The direction of main phenotypic variance as a channel to evolution: cases in murine rodents
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Institut des Sciences de l'Evolution UMR 5554 CNRS / Université Montpellier 2
Publish date: 2013-05-21
Hystrix It. J. Mamm. 2013;24(1):85–93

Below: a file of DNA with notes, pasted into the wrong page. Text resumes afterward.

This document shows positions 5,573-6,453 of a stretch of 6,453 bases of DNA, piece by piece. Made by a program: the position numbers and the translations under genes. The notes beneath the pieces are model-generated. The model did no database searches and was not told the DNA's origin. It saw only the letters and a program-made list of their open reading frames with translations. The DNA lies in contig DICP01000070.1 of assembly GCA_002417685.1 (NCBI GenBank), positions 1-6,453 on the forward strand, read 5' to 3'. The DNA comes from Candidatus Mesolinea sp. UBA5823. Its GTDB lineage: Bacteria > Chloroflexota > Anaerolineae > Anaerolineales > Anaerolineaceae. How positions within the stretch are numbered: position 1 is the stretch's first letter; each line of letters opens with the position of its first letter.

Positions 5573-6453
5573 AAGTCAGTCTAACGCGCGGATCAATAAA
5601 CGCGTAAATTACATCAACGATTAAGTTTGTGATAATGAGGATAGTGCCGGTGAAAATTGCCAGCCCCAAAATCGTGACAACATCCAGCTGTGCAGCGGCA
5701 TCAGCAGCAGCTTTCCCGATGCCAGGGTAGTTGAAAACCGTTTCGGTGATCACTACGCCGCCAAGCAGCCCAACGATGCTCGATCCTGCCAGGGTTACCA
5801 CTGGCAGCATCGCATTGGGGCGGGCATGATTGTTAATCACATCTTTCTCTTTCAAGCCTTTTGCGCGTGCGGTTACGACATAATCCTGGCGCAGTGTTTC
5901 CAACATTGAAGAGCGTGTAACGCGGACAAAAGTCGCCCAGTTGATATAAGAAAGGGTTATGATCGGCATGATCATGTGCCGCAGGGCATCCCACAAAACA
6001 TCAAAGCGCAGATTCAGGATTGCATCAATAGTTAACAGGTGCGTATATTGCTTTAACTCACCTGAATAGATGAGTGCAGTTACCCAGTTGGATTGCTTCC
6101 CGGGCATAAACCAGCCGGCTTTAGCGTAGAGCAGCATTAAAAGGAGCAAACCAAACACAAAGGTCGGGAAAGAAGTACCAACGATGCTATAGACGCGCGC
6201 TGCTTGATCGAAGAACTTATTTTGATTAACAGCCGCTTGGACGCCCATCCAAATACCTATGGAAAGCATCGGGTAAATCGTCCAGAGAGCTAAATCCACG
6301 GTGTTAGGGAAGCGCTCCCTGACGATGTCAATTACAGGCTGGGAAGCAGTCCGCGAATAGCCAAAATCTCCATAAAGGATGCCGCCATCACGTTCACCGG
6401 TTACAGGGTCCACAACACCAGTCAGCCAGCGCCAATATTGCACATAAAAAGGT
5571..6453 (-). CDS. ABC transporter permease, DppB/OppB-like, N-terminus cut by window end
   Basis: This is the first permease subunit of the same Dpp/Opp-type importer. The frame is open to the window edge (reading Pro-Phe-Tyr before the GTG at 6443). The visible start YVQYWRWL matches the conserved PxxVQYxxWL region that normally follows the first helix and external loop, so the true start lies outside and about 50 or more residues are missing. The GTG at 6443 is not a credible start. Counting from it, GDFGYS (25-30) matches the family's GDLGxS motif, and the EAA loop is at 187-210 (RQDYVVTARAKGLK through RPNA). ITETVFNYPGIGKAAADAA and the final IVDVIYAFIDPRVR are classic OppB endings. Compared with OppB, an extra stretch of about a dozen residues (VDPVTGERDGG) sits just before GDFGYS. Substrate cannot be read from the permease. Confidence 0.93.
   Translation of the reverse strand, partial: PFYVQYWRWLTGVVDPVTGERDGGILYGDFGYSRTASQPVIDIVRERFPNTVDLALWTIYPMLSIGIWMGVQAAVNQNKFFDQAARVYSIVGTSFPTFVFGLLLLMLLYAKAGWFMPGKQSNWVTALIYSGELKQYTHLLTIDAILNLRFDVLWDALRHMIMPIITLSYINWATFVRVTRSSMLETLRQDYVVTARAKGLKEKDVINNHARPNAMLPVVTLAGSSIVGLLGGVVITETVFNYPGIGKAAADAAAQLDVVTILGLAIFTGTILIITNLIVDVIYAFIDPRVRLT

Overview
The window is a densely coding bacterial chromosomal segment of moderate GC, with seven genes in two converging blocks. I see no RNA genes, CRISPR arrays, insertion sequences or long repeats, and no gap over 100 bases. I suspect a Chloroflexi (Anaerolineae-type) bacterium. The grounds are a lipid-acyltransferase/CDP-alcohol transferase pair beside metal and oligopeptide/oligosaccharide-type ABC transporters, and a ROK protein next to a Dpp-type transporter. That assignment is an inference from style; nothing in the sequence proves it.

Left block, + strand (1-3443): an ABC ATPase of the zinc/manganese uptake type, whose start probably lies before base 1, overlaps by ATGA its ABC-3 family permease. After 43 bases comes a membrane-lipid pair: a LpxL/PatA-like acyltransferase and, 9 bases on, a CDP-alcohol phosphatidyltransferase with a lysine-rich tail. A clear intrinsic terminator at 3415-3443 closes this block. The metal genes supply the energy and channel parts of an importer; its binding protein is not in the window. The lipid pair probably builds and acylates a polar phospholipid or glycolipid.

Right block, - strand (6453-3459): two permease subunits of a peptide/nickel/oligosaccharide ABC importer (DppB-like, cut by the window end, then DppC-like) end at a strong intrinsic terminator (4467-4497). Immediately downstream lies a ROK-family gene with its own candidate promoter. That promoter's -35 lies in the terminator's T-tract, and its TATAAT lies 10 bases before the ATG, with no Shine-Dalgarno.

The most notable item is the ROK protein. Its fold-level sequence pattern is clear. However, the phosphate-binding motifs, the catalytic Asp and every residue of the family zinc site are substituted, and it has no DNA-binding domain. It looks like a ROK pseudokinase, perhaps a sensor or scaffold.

How evolution can be channeled by intrinsic processes such as genetic and developmental networks is a key issue in evolution. Studying the phenotypic variation in a population can shed light on these constraints, because this variation, being the product of these genetic and developmental processes, is the target of both selective screening and random sampling. It could thus act as a “line of least resistance to evolution”. Based on morphometric analysis of molar and mandible shape in several fossil lineages and modern groups of murine rodents, we illustrate here the questions that can be addressed based on this framework. The role intrapopulational variation as line of least resistance to evolution is validated on several lineages. The existence of such preferential direction of evolution can contribute to explain cases of parallel evolution.  The underlying mechanisms can be the sharing of similar genetic/developmental pathways but also common functional constraints limiting the range of phenotypic variation to be explored. Comparing directions of intrapopulation variance to the course of interpopulation evolution can thus be of help to bridge several evolutionary levels and contribute to an integrated vision of the phenotypic evolution.